How to solve the Texas traffic problem

Photo by Mark Graham

In the nearly 60 years since the birth of the American interstate system, the federal government has played an increasingly large role in paying for the country’s transportation network. What has not grown with the federal government’s role is its ability to actually solve our transportation problems.

From highway safety to rush-hour congestion to air quality, each Texan might rank our transportation problems differently. However you evaluate them, one constant remains: The federal government’s authority outstrips its actual ability to help. Washington’s faults are rooted in both structural and political shortcomings.

Congress sends transportation money to the states through outdated and politically driven formulas. By any reasonable measure, the ratio of dollars sent back to Texas does not represent Texas’ proportion of transportation needs. We’ve subsidized other states for too long. Congress simply won’t tackle the fundamental fairness issue. 

The structural limits to the federal role in highway policy aren’t new, but they’ve managed to get worse. Fuel tax revenue has not kept up with highway budgets. In response, Congress has injected general revenue into the Highway Trust Fund. Before the Troubled Asset Relief Program or the Detroit rescue, the first bailout approved in 2008 was for the highway fund. Alongside other budget tricks, these infusions kept the federal money flowing (barely). Transportation operates on a large scale that can’t stop and start on the whims of Congress.

The federal government has warned that at the end of July, it will be unable to pay its highway bills again. Even if Congress hammers out a short-term fix, the broader problem of how to pay for roads remains. Six years and tens of billions of dollars in bailout money later, it’s clear that regardless of which party controls the White House or either house of Congress, Washington is the wrong place to look for help with our transportation problems. 

Without federal funding reforms, it’s starting to sink in that there are more reliable ways to do this. States are taking matters into their own hands. Almost a dozen are studying a mileage tax. Others are raising their gas tax. Texas has the opportunity to embrace a different solution.

In November, Texans will vote on a constitutional amendment to provide billions of dollars more in reliable transportation funding — an estimated $1.4 billion in the first year alone — without creating new taxes, fees or debt. The amendment, Proposition 1, would authorize annual disbursements from the state’s oil and gas production tax collections to the State Highway Fund. The amendment would mark a serious step toward meeting our funding needs.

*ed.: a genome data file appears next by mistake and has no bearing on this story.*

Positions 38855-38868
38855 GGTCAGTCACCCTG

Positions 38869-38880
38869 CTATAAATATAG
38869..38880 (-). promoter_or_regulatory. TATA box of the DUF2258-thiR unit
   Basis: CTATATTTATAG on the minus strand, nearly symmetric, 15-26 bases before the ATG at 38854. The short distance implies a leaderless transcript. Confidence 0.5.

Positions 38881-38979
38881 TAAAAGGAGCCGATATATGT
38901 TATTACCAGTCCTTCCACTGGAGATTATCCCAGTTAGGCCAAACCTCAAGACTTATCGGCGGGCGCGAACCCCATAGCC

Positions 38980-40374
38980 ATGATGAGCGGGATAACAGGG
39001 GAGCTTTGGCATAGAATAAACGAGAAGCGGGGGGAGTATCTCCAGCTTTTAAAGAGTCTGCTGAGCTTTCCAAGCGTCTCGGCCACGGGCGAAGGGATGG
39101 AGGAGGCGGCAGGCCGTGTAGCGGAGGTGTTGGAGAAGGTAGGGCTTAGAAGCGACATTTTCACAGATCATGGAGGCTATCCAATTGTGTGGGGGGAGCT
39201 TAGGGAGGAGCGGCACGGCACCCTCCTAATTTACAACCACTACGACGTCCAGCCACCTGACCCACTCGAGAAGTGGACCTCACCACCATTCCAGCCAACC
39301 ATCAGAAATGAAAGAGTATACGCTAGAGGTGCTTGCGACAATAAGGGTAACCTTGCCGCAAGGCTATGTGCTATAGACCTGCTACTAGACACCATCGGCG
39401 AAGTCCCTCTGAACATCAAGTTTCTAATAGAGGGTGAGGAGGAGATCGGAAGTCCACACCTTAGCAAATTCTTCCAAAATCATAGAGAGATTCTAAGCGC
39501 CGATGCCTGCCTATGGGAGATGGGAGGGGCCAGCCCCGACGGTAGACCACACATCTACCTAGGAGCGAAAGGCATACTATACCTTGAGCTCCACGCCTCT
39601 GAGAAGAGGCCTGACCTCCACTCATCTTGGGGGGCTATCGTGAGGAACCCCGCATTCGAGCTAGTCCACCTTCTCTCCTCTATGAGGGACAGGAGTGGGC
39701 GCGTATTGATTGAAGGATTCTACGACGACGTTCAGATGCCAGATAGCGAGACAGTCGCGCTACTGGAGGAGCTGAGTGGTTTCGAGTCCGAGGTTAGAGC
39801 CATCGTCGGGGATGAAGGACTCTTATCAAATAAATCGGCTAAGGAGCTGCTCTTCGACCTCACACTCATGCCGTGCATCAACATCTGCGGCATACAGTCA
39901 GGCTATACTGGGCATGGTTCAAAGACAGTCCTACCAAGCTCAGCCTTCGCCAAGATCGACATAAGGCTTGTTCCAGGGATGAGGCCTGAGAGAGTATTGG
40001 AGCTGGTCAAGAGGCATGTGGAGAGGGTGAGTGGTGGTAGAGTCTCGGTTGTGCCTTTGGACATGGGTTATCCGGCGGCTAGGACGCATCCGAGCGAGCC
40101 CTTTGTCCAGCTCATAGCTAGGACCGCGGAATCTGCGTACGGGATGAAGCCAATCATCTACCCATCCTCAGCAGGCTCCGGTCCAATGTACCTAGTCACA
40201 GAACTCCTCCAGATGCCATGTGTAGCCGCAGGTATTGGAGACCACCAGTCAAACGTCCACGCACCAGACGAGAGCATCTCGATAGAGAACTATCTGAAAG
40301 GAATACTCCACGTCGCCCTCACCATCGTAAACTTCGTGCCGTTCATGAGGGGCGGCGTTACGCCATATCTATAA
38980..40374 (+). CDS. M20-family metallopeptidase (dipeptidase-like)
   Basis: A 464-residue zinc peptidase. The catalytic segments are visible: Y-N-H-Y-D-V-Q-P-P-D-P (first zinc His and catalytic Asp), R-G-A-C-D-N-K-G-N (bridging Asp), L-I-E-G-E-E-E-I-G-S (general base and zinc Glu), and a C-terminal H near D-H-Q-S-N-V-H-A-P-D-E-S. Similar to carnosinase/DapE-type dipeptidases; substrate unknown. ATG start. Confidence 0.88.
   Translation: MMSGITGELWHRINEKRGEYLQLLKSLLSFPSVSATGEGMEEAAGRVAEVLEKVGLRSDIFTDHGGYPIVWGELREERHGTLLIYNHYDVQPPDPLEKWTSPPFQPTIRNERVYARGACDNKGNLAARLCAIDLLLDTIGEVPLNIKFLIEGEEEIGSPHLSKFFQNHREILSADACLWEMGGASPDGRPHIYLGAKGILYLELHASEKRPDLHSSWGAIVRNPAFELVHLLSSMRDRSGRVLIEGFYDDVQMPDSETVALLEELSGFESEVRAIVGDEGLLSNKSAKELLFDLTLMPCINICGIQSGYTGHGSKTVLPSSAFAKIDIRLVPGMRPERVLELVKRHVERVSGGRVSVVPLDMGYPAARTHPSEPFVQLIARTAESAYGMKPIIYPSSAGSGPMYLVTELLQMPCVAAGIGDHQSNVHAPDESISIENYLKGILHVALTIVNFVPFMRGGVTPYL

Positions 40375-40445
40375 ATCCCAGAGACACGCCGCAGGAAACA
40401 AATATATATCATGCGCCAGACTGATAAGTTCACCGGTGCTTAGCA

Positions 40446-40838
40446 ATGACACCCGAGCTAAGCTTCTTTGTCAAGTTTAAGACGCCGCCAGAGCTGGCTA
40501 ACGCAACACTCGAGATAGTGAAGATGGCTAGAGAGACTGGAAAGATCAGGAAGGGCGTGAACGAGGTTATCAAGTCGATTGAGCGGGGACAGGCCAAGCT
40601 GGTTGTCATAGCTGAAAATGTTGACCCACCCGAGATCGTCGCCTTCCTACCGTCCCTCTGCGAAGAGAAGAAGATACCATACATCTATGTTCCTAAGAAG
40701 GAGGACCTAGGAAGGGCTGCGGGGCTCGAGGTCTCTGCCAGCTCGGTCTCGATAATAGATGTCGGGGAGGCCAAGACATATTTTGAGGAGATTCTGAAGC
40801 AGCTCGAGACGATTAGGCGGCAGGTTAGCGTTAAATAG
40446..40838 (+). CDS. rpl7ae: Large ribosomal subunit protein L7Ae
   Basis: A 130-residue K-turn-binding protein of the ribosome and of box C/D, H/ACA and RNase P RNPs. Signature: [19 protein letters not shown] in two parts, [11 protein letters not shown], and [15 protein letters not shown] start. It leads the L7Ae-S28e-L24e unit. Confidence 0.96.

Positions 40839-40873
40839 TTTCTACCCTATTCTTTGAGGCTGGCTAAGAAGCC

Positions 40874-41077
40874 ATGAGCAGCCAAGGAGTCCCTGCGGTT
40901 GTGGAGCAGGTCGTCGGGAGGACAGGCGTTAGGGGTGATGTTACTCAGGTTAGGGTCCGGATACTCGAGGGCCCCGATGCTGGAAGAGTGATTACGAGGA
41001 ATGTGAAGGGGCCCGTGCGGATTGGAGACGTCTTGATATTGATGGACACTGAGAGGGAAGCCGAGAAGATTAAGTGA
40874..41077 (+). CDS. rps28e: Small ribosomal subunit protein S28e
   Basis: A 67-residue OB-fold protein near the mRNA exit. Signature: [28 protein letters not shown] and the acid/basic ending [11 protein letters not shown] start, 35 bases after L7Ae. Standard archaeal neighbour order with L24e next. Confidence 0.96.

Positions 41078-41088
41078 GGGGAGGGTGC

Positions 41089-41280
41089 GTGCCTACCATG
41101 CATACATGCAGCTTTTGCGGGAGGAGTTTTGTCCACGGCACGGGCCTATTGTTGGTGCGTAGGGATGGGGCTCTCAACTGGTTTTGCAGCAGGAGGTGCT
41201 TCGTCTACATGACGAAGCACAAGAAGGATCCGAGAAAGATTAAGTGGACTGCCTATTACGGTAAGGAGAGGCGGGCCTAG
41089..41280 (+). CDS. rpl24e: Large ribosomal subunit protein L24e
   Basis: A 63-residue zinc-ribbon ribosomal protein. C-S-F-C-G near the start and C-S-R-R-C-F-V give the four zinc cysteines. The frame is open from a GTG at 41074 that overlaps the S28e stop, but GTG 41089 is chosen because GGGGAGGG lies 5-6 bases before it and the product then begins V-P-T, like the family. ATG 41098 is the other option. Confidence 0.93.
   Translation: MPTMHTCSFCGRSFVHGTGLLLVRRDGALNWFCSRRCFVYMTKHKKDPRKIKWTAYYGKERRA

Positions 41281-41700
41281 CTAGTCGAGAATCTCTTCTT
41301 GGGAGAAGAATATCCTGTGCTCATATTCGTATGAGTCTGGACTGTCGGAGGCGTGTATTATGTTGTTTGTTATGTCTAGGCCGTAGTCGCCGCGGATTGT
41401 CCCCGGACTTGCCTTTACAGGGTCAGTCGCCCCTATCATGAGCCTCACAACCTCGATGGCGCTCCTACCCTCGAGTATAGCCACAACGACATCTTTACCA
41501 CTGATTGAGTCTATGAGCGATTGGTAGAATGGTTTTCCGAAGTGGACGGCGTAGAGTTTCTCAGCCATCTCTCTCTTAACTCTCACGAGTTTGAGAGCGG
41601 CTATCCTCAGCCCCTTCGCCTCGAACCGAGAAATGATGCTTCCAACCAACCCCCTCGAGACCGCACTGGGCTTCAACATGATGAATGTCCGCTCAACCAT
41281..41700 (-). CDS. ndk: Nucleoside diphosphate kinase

After the November election, the ball is back in the court of the Texas Legislature. Simply passing Proposition 1 is not enough to address our transportation challenges. Texans need to demand more from their new governor, new lieutenant governor and their legislators. The Texas Department of Transportation needs to be given clear goals to which it will be held accountable and the resources and authority to meet them.

Creating a sustainable transportation program for Texas will mean supporting flexibility for communities and recognizing that what works in Amarillo, for instance, may not be the best solution for the San Antonio suburbs. Just as important, state policy will need to evolve to reflect new ways of delivering mobility to families and businesses. And those modern transportation customers need to make their voices heard.

In other words, florists, plumbers, manufacturers and realtors need to join with contractors and engineers to call for increased investment in the infrastructure we will all use to travel with our families and help grow our economy.

Move Texas Forward is a new coalition committed to helping create lasting solutions to our state’s mobility challenges. The group includes what might be called the usual suspects in the transportation debate, along with business and community leaders who share a common goal of helping our state move people and goods safely and reliably as we continue to grow. We’re supporting Proposition 1, and we want Texans from every walk of life to join us in the discussion about how to build a transportation network that can keep up with our great state.

Waiting on Washington will get us nowhere. Texans have to expand the transportation discussion beyond complaining about the drive to work. Next session, the Texas Legislature should ensure that the money Texans pay into the state highway fund is used on roads. Ending these diversions could put an additional $1.3 billion toward transportation projects. The state should also consider dedicating a substantial portion of the motor vehicle sales tax to road construction and maintenance, providing a long-term and sustainable funding source for our critical infrastructure.

Together, we can leverage the resources to solve problems in ways that reflect the priorities and values of our communities. Voting for Proposition 1 is only the first step.

Deirdre Delisi

Former Texas Transportation Commission chairwoman